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Boehner fights off rebellion

Speaker John Boehner watched his hard-fought bill go down in instant defeat in the Senate Monday night, leaving him with just a few hours to rally his conferen
John Boehner
Speaker of the House John Boehner pauses during a news conference after a House Republican Conference meeting about the ongoing budget fight on Capitol Hill...

Speaker John Boehner watched his hard-fought bill go down in instant defeat in the Senate Monday night, leaving him with just a few hours to rally his conference around a plan that will keep the government open.

It won't be easy.

A dozen Republicans voted against his last plan, which would have kept the government open in exchange for some changes to Obamacare. And prominent Republicans like Sen. Rand Paul are starting to talk about a temporary fix that would at least avert a shutdown at midnight. Others, like Rep. Thomas Massie of Kentucky are predicting Republicans will lose even as they urge Boehner to keep up the fight.

So while Boehner eked out a victory, moderates and conservatives alike are starting to rebel, leaving Boehner exposed on the left and the right just as he is supposed to show strength in the final hours before a shutdown. It means Boehner is heading into the final hours of a battle against a united Democratic front hobbled by an ugly civil war raging in his party.

On Boehner's left flank, moderate Republicans who have long warned against a confrontation over Obamacare are arguing that this may be the stop on the shutdown train where they get off.

Congressman Peter King of New York, who supported the House's previous bill to delay Obamacare, said he planned to vote against the new measure. Not only that, he predicted to MSNBC's Luke Russert that as many as two dozen more moderate Republicans could join him in opposing the "Ted Cruz wing."

"I can tell you about 25 people on Saturday night who told me they were definitely going to vote no," he said. "Now, at high noon you don't how many of that 25 are going to stay committed, but there's real opposition."

Moderate Republican Charlie Dent of Pennsylvania also called on Boehner to accede to Obama's demands and offer a clean continuing resolution.

"The hour glass is already empty and it's time that we pass a clean CR," he told reporters.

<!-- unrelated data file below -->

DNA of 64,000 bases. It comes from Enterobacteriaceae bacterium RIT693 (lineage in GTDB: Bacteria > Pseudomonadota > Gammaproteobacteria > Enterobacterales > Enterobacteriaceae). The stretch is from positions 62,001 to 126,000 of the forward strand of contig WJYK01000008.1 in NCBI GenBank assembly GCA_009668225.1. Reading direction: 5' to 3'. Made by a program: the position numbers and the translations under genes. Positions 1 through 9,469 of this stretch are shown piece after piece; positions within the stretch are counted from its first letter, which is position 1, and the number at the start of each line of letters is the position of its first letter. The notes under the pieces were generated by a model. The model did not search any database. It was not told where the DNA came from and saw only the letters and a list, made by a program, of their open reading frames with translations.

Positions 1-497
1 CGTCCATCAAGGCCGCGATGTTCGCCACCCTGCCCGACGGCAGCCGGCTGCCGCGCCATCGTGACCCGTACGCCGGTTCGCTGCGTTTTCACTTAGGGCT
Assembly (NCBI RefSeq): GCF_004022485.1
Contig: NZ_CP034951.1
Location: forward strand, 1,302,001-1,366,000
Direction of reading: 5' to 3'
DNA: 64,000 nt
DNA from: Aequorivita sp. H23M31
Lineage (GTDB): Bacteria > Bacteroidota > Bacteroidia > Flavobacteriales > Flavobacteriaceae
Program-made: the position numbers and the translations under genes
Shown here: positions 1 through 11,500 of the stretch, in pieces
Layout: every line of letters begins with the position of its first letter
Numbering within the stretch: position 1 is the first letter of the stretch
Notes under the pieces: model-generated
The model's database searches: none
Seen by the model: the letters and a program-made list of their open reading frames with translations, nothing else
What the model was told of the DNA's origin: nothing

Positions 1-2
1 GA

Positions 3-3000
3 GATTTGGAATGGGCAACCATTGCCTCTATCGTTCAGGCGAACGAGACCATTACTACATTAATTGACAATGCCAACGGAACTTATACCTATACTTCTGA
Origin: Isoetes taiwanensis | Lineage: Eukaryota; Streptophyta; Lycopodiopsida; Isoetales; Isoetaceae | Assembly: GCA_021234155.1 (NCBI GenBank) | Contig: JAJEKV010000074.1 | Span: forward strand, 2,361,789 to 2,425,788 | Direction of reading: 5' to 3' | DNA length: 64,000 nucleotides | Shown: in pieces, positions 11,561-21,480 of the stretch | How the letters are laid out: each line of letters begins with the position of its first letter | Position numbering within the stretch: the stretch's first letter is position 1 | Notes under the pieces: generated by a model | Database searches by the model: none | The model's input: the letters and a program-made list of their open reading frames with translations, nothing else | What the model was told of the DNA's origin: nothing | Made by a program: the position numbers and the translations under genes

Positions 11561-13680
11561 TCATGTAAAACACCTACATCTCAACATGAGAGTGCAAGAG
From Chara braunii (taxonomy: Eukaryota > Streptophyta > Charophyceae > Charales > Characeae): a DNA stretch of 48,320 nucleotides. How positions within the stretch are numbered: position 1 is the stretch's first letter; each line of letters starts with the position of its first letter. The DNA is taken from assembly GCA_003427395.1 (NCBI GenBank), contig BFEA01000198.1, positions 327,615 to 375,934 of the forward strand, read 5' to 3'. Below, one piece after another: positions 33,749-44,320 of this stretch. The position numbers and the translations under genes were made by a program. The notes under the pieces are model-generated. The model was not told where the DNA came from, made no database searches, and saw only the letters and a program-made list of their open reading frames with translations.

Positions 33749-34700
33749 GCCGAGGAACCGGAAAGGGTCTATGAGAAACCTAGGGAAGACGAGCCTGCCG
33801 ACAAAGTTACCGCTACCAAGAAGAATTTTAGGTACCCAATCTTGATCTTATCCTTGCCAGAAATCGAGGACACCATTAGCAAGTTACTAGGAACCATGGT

Dent and King rebelled against a test vote on the rules governing the debate of over the bill Monday night, but they were it for the moderate caucus. They didn't do much better in the final vote, either. But some supporters of the bill said their patience was running thin with brinksmanship.

Devin Nunes of California told reporters he was voting for the bill, but that the House GOP was acting "like lemmings with suicide vests" intent on provoking a crisis with unrealistic demands.

“They have to be more than just a lemming," he said of the House's conservative wing. "Because jumping to your death is not enough."

On the right, tea party rabble rousers like Rep. Michele Bachmann of Minnesota opposed the latest bill because it doesn't go far enough in opposing Obamacare.

"For what I have done with my life as a federal tax lawyer, I wouldn't negotiate with myself, because then I wouldn't have a strong position," Bachmann told reporters. "It's important we come at this with strength."

On the rules vote for the bill Bachmann voted nay along with three other tea party Republicans: Steve King, Paul Broun, and Louie Gohmert.

They were joined in the final vote by Joe Barton, Mario Diaz Balart, Phil Gingrey, Kay Granger,  Thomas Massie, and Mike Rogers.

"We're just rushing to the clean CR," Massie, who voted against Boehner's proposal because it was too weak on Obamacare, told reporters. "That's where we're going to end."

Boehner can only afford to lose 16 Republicans votes, give or take a handful of Democrats who might cross over. If at any point one of his bills fail, it will severely damage his leverage by demonstrating his caucus is too divided to even reach a consensus starting point on negotiations.

A similar revolt during the 2012 fiscal cliff fight over the Bush tax cuts and sequestration ended with Boehner asking the Senate to reach a compromise instead, which he then passed over conservative objections with help from Democrats in the House. In this case, the damage would be greater as Democrats would likely assume Boehner's position was compromised on the debt ceiling as well. After all, if moderates and conservatives revolt when a shutdown deadline gets close, why wouldn't they do the same thing for the far more dangerous default deadline?